It’s still a lot of stuff behind the scenes that people don’t see. It’s still a lot of people who never rebuilt their homes and lost everything. It’s still a lot of people who just can’t catch a break to catch up. Most definitely. It’s always work for us to do. And that’s as far as me and my team: me, BJ, Mr. Rogers, the Relief Gang. We just constantly across the board, that’s what we doing. It never stops.”
You do a lot of work in Houston to help other people, and when people do so much of that work, people don’t really think about the toll it has on them. To see a lot of the bad things they see or to put so much of their time into helping other people. So how have you recovered since Hurricane Harvey?
I mean, I believe I’m content. It was never really about me, it was about helping others and I’m constantly doing that. So I don’t necessarily say that I did recover or didn’t I think I had the time to focus on myself. It’s more about what I can do and what I’m doing with everybody else.
Last year you had filed another lawsuit against RadioOne and UrbanOne with the radio ban. Are there any updates with that at all? How frustrating has that been?
Very frustrating because it’s been a decade. But the problem we’re having now is the person who had the case on their desk didn’t re-elected, so when they didn’t get re-elected, they kinda got spiteful with a lot of the cases that was on their desk. Threw a lot of it out, as is. So they didn’t have to do the work on the exit, and ended up throwing mine out. So I had to appeal it but I’m just at a point in my life, it just is what it is. I got so much other stuff going on, I got so many other blessings. It gets stressful to a point it takes away from my kids, just my energy. So I’m just like whatever. What the homie up above got in store for me, is what it’s going to be.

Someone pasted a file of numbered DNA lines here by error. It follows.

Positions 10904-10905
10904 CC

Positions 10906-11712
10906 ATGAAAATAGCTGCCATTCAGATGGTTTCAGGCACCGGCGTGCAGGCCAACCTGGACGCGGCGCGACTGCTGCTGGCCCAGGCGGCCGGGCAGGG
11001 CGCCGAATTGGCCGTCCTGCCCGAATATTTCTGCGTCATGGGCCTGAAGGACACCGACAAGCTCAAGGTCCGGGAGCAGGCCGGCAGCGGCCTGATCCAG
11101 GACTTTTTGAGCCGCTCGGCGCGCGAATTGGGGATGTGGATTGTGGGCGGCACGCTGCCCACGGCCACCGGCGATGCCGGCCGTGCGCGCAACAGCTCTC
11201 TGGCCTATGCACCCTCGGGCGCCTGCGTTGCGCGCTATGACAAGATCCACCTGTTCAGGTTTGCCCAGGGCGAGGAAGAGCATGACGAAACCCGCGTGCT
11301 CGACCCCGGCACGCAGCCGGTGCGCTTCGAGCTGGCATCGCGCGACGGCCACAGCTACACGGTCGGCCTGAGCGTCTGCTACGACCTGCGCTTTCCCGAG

You also said that you’re rebuilding homes? Let’s talk about that.
We have found homes that people maybe in debt [are] about to actually lose them completely and we find ways where it can get paid off and you can make a little money, too. To start a new life as opposed to people just being stripped of everything. And also the process of that we grabbed the home, so now we’re buying different stuff throughout the streets and the neighborhoods. We kinda control it to where people don’t necessarily get forced out at the same time, with our partner as simple solutions.
When did this inherent desire to help people come from? Not everybody does it.
I think anything I do, I’m dedicated a thousand percent. So if I say I’m going to help people, I’m just going to keep going and just not going to stop. It’s a different feeling when you can walk in a building and you see a kid with a shirt that says “Trae My Hero.” and you inspire people in a different way when you do things like this. I remember it’s been times when people walk up to me and be like, ‘Man, on my life, I planned on hitting the bank this week’ and they were going to crash out to do what they could do to feed their family. But moments that we come through before give them that breath of fresh air where they can start to grasp new thoughts, and other ways where they can try and figure it out and got somebody showing them that they do care, and we’re here to help. It plays a part in many ways.